The use of checklists can help save time and effort – and also aid in reducing errors – for many different activities, investing included. And when it comes to useful investing checklists, we can turn to Pat Dorsey, who’s currently the head of the investment firm Dorsey Asset Management. Dorsey, who was also previously the Director of Equity Research at Morningstar, had once designed a nine-point checklist which investors can complete in 10 minutes so that they can quickly end up with a list of companies which can be worthy of a deeper study. My colleague Chin Hui Leong had…
The use of checklists can help save time and effort – and also aid in reducing errors – for many different activities, investing included.
And when it comes to useful investing checklists, we can turn to Pat Dorsey, who’s currently the head of the investment firm Dorsey Asset Management.
Dorsey, who was also previously the Director of Equity Research at Morningstar, had once designed a nine-point checklist which investors can complete in 10 minutes so that they can quickly end up with a list of companies which can be worthy of a deeper study.
My colleague Chin Hui Leong had recently taken a close look at Dorsey’s checklist and you can check it out here. The nine points in Dorsey’s list are given below:
- The firm provides regular financial updates, has a long track record as a publicly-listed entity, and a market capitalisation that isn’t too small.
- It has consistently earned an operating profit.
- It has generated consistent operating cashflow.
- The firm earns a good return on equity.
- It has been able to grow its earnings consistently.
- It possess a clean balance sheet.
- The firm can generates lots of free cash flow.
- There are infrequent appearances of one-time charges.
- There has not been major dilution of shareholders’ stakes in the firm.
With all these in mind, let’s drill down to Vicom Limited (SGX: V01) and see why it has checked off all the right boxes to be a potential quality investment.
Vicom is a testing and inspection outfit and has been listed since 1995. The company reports its earnings every quarter, and carries a market capitalisation of around S$556 million. Vicom’s business can be segmented into two parts: Vehicle testing and inspection; and non-vehicle testing and inspection.
Under the former, Vicom runs seven out of the nine vehicle inspection centres located in Singapore, so it can be thought of to be a market leader in that space. As for Vicom’s non-vehicle testing and inspection services, it is mainly provided by the company’s SETSCO subsidiary, which was acquired back in 2003. SETSCO does things like “quality assurance testing and evaluation of building materials, structural and chemical analysis, food and microbiological analysis, [and] environmental monitoring, amongst others.”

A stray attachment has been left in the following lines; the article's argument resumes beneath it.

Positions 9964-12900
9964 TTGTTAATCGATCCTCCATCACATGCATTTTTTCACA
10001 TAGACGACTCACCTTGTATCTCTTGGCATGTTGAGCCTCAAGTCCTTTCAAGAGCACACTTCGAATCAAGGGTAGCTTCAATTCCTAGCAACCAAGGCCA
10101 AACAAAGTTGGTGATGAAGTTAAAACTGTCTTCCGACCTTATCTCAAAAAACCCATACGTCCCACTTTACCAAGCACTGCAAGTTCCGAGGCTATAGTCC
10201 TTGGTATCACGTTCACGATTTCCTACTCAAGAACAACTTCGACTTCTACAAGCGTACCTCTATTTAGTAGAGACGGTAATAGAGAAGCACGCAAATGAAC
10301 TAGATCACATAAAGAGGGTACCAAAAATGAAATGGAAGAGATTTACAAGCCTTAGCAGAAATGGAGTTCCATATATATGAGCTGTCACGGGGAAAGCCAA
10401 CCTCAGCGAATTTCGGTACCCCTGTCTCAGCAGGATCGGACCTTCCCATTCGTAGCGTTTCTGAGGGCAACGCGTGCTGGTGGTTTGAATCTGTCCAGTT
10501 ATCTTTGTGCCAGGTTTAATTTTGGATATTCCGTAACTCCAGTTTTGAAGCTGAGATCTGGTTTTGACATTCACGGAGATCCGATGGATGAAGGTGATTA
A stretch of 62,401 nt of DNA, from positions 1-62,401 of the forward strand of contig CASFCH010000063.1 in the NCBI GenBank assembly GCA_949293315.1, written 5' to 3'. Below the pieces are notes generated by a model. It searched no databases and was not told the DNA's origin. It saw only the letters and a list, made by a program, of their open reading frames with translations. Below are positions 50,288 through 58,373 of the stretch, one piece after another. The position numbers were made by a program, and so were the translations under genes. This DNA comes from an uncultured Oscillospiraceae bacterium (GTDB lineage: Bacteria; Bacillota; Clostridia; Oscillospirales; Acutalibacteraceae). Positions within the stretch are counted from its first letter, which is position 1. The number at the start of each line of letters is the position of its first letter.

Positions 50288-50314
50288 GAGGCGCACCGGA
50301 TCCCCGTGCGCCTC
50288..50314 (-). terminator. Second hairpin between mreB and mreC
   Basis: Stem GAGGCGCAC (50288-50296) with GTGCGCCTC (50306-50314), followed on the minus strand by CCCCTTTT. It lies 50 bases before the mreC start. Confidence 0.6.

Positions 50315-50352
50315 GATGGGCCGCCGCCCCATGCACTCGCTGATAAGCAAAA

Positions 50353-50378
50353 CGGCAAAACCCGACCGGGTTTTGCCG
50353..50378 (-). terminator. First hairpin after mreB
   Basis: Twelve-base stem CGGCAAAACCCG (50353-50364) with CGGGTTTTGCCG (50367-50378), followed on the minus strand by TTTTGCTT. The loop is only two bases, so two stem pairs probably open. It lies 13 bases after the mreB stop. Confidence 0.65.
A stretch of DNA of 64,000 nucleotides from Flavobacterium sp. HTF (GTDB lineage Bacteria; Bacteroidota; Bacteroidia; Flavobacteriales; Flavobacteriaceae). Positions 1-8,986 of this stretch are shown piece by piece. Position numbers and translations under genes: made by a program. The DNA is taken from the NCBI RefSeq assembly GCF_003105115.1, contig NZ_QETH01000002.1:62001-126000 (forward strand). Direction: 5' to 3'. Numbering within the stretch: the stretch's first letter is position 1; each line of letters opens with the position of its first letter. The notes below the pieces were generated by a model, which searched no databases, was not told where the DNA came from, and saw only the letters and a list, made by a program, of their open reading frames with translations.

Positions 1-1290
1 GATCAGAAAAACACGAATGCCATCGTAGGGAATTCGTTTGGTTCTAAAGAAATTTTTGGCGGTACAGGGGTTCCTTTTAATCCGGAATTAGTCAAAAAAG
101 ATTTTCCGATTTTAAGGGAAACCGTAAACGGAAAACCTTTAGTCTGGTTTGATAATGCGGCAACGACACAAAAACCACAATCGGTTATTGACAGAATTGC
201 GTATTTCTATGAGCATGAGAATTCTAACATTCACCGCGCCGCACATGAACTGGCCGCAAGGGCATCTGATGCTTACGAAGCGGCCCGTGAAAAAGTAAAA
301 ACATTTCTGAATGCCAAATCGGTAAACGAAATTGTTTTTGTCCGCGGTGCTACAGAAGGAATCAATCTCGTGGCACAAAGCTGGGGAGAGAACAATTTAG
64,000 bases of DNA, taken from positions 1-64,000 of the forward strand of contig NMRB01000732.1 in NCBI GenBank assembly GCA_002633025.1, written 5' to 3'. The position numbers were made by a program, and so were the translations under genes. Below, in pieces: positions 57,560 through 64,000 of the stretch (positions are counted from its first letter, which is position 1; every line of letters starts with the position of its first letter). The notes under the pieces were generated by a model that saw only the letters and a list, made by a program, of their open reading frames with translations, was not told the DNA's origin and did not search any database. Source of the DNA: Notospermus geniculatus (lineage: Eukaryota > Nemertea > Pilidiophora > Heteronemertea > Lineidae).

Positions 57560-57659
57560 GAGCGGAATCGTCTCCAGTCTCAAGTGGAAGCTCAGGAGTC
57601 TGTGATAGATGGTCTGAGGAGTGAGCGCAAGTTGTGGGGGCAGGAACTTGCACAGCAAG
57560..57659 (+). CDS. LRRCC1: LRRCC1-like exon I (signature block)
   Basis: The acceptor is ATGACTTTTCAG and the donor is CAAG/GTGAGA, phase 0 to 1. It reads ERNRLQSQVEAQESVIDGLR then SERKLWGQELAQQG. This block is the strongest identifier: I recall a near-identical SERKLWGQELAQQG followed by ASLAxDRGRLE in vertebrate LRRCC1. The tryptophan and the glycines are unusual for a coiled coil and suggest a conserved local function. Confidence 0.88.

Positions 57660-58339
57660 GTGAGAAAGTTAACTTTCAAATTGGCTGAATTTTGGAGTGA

Over the past decade between 2003 and 2013, Vicom has been generating operating profits, net profits, operating cash flows, and free cash flows without fail. To top that off, the quartet of financial metrics have also unmistakably been marching higher over the years. All these can be seen in the chart immediately below:
Source: S&P Capital IQ
As for Vicom’s returns on equity and the strength of its balance sheet, the next chart below can give us a good picture. The firm has generated an average return on equity of 22% for the decade ended 2013 and remarkably, it has done so with a balance sheet that has carried zero debt since 2005.
Source: S&P Capital IQ
Vicom has hardly recorded any one-time charges in the 10 years between 2003 and 2013, so it gets a pass there too.
Source: S&P Capital IQ
I trust it’s obvious to see from the chart immediately above that Vicom has experienced an increase in its share count over the years. But, the magnitude of that growth is tiny – only around 0.8% per year on average. So, it’s still fair to say that there hasn’t been any major dilution of shareholders’ stakes in the firm.
A Fool’s take
It’s important to remember that Dorsey’s checklist had been designed to narrow the field, and wasn’t meant to be used to pick investment targets.
Before any investment is made, a deeper look into Vicom is still required in order to better understand its risks and growth potential. But in any case, the company’s stellar track record thus far would still make it worthwhile for investors to engage in that deeper dive.
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The information provided is for general information purposes only and is not intended to be personalised investment or financial advice. Motley Fool Singapore writer Chong Ser Jing owns shares in Vicom Limited.